If you are like most people you think about retirement. The closer that day comes the more you may focus on a target date. The determination of that date typically involves both your age and the size of your portfolio. Understanding the many factors that influence reaching this target and planning ahead can increase your chances of success. One such factor is related to financial market performance. Another involves asset location.
The financial market performance factor is called “sequence-of-return” risk. While market returns will vary over time it is the sequence of returns that is particularly important to your retirement plans. A rising market in the years leading up to retirement can provide a greater cushion for later in life. A declining market during the same time frame, however, can negatively impact your portfolio and retirement plans.
The chart below shows two different portfolios, each having an average annualized return of 5.0% and withdrawals of $150,000 per year (inflation adjusted) over a thirty-year time horizon. During the time period each portfolio has three years of large losses—the red portfolio has losses at the beginning of the period and the green
The above chart shows the results of early losses (red) of 12% in year 1, 10% in year 2 and 5% in year 3, versus later losses (green)of 12% in year 28, 10% in year 29 and 5% in year 30. This example assumes a $4,000,0000 initial balance and an annual withdrawal rate of $150,000. Withdrawals are adjusted annually by an inflation rate of 2.5%. This hypothetical investment assumed an annual 5% rate of return. This example is for illustrative purposes only and does not represent the performance of an actual investment. There is no assurance that similar returns will be achieved.
While you cannot control market returns you can control, to some extent, your exposure to market risk and the returns that follow. Although a high-risk portfolio may generate higher returns over time it can expose you to more volatility and risk of loss of capital during certain periods. A low risk portfolio on the other hand, may expose you to less volatility and risk of loss of capital.
A high-risk portfolio in the years leading up to retirement creates potential risk that a planned retirement date may turn out to be much later than expected should markets, and the portfolio, generate negative returns. The best way to reduce retirement date risk in the years leading up to retirement is to reduce portfolio risk—or save a lot more!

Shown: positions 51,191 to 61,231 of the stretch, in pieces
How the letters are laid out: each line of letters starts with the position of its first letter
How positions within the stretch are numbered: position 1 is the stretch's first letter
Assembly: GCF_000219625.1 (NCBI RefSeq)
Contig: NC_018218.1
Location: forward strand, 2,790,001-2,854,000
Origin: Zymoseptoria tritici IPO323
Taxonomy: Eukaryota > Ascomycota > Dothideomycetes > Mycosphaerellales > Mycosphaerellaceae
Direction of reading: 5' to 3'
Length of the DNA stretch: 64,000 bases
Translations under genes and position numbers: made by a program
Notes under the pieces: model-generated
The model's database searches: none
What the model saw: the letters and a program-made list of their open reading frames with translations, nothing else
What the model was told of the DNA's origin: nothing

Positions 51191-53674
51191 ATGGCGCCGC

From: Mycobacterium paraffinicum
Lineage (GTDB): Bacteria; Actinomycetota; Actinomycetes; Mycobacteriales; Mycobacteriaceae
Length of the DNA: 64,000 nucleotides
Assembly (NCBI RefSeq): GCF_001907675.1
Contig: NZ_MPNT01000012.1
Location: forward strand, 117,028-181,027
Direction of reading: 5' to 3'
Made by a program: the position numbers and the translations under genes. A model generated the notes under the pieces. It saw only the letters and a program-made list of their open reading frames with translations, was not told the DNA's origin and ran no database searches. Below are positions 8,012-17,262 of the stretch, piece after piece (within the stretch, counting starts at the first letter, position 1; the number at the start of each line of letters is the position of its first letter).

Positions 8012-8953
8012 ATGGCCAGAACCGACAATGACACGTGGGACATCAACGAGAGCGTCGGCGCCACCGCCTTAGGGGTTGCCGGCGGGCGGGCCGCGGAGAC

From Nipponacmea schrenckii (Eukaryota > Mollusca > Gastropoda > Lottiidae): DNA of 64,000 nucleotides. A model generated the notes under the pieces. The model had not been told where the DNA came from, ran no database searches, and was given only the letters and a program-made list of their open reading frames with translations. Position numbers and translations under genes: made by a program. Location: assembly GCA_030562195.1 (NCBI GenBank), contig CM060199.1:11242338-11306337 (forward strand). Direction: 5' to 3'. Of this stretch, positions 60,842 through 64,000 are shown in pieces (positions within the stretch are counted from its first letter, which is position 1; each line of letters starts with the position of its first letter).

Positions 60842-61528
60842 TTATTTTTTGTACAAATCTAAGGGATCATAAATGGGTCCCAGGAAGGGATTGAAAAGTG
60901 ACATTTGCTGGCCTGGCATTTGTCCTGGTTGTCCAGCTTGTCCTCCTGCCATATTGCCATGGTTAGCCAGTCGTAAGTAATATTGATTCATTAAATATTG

A decreasing equity glide path (chart below) demonstrates this risk reduction. The planned glide path will depend on the number of years to retirement, years in retirement, and the targeted rates of return. This may indicate lower returns with a more conservative portfolio and if the portfolio is not large enough may push back the retirement date a few years—an acceptable trade-off given the higher level of confidence in reaching your goal.
One other factor is asset location—which assets are in taxable vs. tax-deferred accounts (IRA, 401K and others). Optimizing asset location can increase the tax efficiency of your portfolio and hence after-tax wealth. Under current Federal law, long term capital gains and qualified dividends are taxed at favorable capital gains rates—either 15% or 20% for most of our clients depending on their taxable income.
Interest income and distributions from tax-deferred retirement plans are taxable at ordinary income tax rates which are higher than capital gains rates at higher taxable income levels. Tax efficient investments are taxed at lower rates—capital gains/qualified dividends. Less tax efficient investments are taxed at higher rates—ordinary income. A basic rule of thumb is to hold the most tax-efficient assets in taxable accounts and the least-efficient ones in tax-sheltered accounts. The chart below shows the range of tax-efficient assets graphically.
Tax-efficiency can be achieved using several strategies under current law. First are the favorable capital gains rates noted above. Second, you can benefit from tax loss harvesting, which is the ability to sell taxable investments that have unrealized losses and use these losses to offset realized capital gains in the same calendar year. Third, charitable donations of appreciated securities eliminate recognition of unrealized capital gains.
Like most general advice, there are plenty of caveats to the guidance provided above and depend on the individual tax position and circumstances of each person. Your Round Table Wealth Management advisor can help identify the ideal asset allocation as well as asset location for you to help you meet your goals.